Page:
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God’s Not Dead and Neither Are We
By Patti Armstrong
The line for freedom of religious expression is often drawn to inhibit rather than protect. However, sometimes it’s not the law but the over-zealous interpretation of it that’s the issue. As Christians, we must push back—politely, prayerfully, and sometimes even legally—lest our rights erode. Recent situations exemplify this.
In Hollywood, Florida, On Ash Wednesday, opening day for the 40 Days for Life spring campaign, John Hickey and two others prayed quietly outside A Woman’s Center of Hollywood abortion facility.
This was Hickey’s third campaign. “I do it out of love for the unborn and because we need to speak for them,” he explained in an interview with the Register. “We are always peaceful.”
On this particular morning, one of the abortion workers parked her car in a non-parking grassy area between the sidewalk and the street in order to block public view of the protestors. “They have a parking lot but they often park on the grass even though there’s an ordinance against it,” Hickey said. “I called the Code Enforcement office and they sent an officer.”
He explained what followed. The abortion worker was told to move her car. So she did. After, that is, first telling the peaceful protestors they were full of ____. Shortly thereafter, the same women came out and yelled at the protestors to get off the sidewalk or she would call the police. The protestors ignored her so she called.
An officer arrived, went into the abortion facility, and then came out and told the 40 Days for Life group that they had to get off the sidewalk. “It’s public property,” someone pointed out.
“The officer told us we could not stand on the sidewalk because they [the abortion facility] maintains it,” Hinkey said. “He informed us that he was putting a note in the computer that we had been warned not to stand on the sidewalk.”
The protestors knew they had a right to be on taxpayer-maintained sidewalks, according to Hickey, but they stepped onto the grassy area so as to avoid confrontation. However, the incident was soon reported to the Thomas More Society.
Corrina Konczal, Thomas More Society Associate Counsel sent a letter to the City and to the Police Department, challenging the police officer’s violation of First Amendment rights. “Forbidding pro-lifers from standing on public property violates 75 years of clear Supreme Court precedent that has maintained the right to assemble and right to free speech, both rights under the First Amendment,” Konczal explained. By the following week, the Police Department acknowledged in writing that the sidewalk is public property which everyone has a right to use.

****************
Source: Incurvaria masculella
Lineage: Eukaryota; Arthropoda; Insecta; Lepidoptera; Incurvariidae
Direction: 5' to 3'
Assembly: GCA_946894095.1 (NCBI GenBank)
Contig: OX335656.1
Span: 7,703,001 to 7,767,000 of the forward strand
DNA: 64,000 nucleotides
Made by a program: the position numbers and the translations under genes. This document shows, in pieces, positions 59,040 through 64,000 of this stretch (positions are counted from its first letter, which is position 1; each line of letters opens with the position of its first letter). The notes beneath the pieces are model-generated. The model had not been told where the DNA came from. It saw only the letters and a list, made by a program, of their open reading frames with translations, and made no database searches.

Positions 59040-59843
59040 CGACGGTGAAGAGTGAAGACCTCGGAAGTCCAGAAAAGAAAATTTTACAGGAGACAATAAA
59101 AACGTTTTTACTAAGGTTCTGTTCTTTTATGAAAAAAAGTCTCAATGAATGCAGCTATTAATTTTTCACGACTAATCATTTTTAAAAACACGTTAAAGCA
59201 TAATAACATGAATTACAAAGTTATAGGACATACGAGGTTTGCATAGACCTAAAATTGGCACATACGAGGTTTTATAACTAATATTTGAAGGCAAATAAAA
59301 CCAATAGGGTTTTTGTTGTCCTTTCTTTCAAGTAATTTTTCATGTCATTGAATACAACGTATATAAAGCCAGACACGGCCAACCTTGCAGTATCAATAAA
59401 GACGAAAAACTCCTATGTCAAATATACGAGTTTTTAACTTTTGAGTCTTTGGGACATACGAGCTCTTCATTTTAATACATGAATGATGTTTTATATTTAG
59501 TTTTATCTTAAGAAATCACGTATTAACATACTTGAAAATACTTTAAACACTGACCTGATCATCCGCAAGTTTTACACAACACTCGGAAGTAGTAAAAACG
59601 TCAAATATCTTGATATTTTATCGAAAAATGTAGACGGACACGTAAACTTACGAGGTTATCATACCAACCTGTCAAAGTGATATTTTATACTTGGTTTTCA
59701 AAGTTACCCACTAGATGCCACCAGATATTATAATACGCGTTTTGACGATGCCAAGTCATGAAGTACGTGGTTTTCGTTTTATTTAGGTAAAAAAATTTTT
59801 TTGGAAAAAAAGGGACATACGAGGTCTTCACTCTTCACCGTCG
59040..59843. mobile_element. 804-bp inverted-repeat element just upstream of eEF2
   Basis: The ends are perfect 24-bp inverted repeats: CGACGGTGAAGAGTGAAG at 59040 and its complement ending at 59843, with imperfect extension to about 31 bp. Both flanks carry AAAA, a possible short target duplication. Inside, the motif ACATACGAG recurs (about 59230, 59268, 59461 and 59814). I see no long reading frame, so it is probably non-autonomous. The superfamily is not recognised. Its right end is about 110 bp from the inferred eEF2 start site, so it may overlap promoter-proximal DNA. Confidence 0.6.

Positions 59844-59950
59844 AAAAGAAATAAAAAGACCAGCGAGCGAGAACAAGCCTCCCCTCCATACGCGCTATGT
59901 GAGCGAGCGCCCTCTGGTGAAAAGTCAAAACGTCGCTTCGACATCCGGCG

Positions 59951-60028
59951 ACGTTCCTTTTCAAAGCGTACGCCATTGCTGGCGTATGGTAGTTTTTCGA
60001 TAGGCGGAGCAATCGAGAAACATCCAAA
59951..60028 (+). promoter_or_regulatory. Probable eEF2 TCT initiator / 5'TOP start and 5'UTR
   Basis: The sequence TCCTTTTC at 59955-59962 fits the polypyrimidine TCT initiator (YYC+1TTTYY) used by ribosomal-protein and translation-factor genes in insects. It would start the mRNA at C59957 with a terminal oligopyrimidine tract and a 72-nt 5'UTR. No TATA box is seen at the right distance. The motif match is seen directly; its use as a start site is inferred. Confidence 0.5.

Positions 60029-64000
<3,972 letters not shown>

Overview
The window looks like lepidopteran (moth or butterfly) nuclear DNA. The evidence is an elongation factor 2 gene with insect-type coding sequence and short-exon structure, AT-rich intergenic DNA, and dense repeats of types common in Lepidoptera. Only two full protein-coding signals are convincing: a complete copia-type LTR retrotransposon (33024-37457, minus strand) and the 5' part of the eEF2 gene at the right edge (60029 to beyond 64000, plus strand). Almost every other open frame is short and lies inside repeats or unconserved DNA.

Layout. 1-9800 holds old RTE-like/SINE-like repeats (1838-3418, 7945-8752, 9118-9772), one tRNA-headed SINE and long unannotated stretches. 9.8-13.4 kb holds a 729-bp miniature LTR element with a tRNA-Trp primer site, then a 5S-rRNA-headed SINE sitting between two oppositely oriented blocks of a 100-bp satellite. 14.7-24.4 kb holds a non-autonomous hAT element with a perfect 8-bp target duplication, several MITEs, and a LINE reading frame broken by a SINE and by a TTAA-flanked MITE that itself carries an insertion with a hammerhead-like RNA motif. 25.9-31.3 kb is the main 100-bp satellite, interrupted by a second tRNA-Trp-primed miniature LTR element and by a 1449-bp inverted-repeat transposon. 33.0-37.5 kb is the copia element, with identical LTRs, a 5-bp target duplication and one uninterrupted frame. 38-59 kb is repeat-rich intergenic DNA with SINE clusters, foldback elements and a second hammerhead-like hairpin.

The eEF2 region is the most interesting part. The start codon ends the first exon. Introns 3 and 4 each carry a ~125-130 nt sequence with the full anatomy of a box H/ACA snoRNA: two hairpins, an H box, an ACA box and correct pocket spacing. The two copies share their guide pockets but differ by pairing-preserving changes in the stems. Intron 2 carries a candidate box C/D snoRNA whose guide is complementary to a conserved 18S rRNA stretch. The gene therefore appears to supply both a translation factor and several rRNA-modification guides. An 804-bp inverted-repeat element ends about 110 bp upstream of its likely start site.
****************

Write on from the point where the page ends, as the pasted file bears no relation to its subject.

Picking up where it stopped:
Public schools, from kindergarten to the college, are frequent places of misunderstanding or persecution of Christianity. A recent example is the case of 6-year-old, Isaiah Martinez who brought candy canes to share at the school Christmas party in December of 2104. Every candy cane had attached a piece of red paper with the “Legend of the Candy Cane,” explaining the connection to the life and death of Jesus. Isaiah reported that his teacher told him, “We don’t allow that in school.” She removed all the papers and threw them away.
An attorney for the Advocates for Faith & Freedom sent a letter to the West Covina Unified School District demanding an apology and a new policy prohibiting school officials from “bullying and intimidating” Christian students.” A spokesperson for the Advocates of Faith and Freedom, told the Register that the school has acknowledged the teacher’s error. “They are rewriting their bylaws and holding a training conference in the district so that will teachers understand it is legal for students to share their faith in school,” she said.
When Christians do not roll over and play dead, ignorance is corrected and persecution often stops. It is that message behind the surprising success of the first God's Not Dead movie. The story, depicting how believers are marginalized in the classroom, struck a nerve with Christians. With a budget of $2 million, the movie took in $60 million. Critics panned it but moviegoers gave it high ratings.
On April 1, God's Not Dead 2 will be released in theaters. I missed the first movie but recently previewed this second one. It portrays a teacher taken to the court for merely explaining Jesus from an historical aspect. While the story is fiction, it was inspired by a number of actual court cases.
Critics, particularly atheists, are already mocking the film, yet, many Christians such as those who can no longer sell cakes unless they serve same-sex marriage ceremonies may feel otherwise. Likewise, the Little Sisters of the Poor in the midst of a Supreme Court case over refusing to provide ObamaCare-mandated contraception to employees on religious grounds. Kim Davis, who was jailed for refusing to issue same-sex marriage licenses and John McAdams of Marquette University who lost tenure after blogging against gay marriage may also relate to the movie.
The drama includes testimony form real-life authors on why Jesus is clearly established as an historical figure. It also includes an explanation that the Bill of Rights and the U.S. Constitution does not contain the phrase: separation of church and state but that comes from a letter written by Thomas Jefferson meaning the wall of separation from church and state to protect people from government interference in religion.
The movie is a good reflection of some of today’s religious issues as the examples in this article show. It supports the reality that not only is God is not dead, but neither are we. We get a bit battle weary at times, and yet we have not yet begun to fight. And we will never give up.
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